Scaling up accessibility and use of livestock vaccines in the pastoral areas of Ethiopia
Vaccine production and delivery in Ethiopia are primarily provided by the government via free or subsidized vaccines. Non-profitable value chains and distorted market forces discourage private sector involvement. Vaccines can also be difficult to access because of insufficient numbers of veterinary services and delivery personnel in rural areas, weak distribution systems, and poor cold chain facilities. The situation has undermined the timeliness and uptake of vaccination programs for rural smallholder livestock farmers.
There is growing evidence that private sector participation in the animal health sector increases service and delivery efficiency, improving livestock health and ultimately the livelihoods of those who depend on them for income, food, transport, cultural, or other uses. In Ethiopia, nearly 80% of pastoralists are dissatisfied with the current veterinary system due to lack of vaccine availability and quality. However, incentivizing the private sector in rural settings is challenging because markets and infrastructure are generally underdeveloped and financial viability for small businesses is tenuous.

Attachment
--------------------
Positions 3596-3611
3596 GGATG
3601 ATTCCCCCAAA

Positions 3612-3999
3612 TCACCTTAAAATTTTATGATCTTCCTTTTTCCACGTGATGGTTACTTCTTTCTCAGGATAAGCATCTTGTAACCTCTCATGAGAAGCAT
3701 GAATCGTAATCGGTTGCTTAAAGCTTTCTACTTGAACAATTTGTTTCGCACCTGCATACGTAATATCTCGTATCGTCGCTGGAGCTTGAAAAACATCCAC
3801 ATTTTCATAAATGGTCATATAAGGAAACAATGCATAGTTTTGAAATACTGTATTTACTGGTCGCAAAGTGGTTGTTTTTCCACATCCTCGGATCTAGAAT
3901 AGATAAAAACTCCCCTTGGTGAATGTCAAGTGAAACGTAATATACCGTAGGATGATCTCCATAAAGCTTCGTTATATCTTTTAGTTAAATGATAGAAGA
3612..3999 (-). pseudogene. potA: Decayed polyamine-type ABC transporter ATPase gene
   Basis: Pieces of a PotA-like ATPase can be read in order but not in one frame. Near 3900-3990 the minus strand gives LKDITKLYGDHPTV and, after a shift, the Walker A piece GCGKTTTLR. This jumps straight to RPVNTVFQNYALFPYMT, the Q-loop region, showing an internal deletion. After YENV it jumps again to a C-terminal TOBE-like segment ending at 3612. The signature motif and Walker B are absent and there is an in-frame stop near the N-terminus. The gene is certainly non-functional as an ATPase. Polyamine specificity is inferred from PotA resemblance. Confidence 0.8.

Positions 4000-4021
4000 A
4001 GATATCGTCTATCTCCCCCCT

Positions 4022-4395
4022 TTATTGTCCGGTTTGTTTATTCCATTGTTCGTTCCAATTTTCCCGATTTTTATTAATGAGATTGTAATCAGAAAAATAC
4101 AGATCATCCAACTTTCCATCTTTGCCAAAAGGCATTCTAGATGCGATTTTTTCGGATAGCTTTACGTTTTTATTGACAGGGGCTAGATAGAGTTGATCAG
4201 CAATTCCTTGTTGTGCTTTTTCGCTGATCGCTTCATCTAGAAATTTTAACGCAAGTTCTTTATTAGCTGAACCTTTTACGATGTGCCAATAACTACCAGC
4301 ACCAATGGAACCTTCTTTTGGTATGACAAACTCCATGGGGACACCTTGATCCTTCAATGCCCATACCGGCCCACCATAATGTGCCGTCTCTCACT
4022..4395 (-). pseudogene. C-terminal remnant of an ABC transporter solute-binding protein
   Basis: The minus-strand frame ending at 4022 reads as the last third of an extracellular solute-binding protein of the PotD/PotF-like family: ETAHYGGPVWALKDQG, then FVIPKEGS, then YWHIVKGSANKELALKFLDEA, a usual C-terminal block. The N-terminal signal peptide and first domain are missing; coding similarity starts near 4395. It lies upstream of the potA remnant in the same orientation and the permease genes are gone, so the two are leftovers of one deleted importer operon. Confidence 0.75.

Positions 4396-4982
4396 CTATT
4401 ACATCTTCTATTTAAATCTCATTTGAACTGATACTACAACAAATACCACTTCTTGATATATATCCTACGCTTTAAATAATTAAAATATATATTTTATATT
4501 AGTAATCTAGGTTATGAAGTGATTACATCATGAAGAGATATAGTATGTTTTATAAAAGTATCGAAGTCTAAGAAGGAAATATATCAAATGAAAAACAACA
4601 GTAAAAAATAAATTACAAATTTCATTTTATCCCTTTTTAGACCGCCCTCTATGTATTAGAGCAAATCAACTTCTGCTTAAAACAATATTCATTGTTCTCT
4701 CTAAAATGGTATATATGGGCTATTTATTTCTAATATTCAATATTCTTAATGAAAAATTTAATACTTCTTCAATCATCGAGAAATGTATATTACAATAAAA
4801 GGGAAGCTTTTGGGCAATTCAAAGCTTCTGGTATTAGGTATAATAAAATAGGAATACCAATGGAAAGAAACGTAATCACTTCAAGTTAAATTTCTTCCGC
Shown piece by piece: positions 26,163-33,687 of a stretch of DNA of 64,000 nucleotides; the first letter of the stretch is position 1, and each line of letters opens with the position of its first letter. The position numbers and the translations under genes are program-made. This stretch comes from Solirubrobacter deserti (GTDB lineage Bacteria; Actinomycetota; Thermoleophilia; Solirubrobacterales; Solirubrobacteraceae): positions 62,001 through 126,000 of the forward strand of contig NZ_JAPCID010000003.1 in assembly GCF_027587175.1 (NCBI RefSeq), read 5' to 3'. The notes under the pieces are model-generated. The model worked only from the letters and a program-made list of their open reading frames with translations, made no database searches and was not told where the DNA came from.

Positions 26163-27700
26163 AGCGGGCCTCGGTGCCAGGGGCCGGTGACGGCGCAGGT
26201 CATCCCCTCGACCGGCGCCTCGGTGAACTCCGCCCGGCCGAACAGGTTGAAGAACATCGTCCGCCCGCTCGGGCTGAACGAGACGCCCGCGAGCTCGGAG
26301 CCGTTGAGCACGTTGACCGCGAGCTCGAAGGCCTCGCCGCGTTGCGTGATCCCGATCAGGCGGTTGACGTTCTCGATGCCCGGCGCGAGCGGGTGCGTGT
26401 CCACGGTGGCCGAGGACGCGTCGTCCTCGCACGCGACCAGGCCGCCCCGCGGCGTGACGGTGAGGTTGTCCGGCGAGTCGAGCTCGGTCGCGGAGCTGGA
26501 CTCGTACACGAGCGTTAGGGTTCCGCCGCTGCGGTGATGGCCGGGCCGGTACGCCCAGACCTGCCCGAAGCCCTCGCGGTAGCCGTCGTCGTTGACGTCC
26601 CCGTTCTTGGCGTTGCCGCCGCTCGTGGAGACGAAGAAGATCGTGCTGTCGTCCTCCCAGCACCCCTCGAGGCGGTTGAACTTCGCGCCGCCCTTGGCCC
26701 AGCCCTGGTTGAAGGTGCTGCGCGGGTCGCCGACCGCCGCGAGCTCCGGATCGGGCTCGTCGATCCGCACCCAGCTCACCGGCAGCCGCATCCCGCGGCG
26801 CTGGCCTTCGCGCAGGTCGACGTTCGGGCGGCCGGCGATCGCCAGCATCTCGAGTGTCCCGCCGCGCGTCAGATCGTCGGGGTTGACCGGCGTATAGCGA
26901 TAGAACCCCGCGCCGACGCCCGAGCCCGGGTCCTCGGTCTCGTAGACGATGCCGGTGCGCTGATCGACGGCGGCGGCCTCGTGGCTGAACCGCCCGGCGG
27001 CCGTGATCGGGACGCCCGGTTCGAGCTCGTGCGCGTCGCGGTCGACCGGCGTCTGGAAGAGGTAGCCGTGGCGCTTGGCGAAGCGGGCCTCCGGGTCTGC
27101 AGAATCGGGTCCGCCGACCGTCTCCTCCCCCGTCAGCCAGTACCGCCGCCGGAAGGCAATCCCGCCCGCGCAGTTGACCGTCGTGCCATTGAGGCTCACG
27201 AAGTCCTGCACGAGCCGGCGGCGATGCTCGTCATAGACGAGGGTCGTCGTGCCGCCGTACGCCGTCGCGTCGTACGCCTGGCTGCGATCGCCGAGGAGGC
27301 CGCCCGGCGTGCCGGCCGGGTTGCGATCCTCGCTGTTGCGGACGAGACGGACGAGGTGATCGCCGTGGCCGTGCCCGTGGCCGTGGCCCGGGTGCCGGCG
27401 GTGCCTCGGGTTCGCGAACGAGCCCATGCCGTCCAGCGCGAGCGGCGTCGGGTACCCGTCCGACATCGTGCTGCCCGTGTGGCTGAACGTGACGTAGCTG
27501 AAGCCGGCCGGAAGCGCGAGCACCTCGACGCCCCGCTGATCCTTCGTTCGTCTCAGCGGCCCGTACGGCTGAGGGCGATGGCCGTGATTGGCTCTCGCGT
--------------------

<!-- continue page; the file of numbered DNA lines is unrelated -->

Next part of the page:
This project will address these challenges by testing a novel public-private partnership vaccine delivery model in Ethiopia. The project will focus on the contagious caprine pleuropneumonia vaccine and other veterinary products for smallholder goat farmers. If successful, the model could be scaled up across different ecological zones and for various livestock diseases, contributing to more cost-effective and efficient livestock vaccination and input supply programs. Ultimately, the project will contribute to improved food security and livelihoods by improving the health of goats, which are key productive assets for rural households.
This project is supported through the Livestock Vaccine Innovation Fund, a partnership of the Bill & Melinda Gates Foundation, Global Affairs Canada, and IDRC. The Fund represents a joint investment of CA$57 million over five years to support the development, production, and commercialization of innovative vaccines against priority livestock diseases in sub-Saharan Africa, South Asia, and Southeast Asia.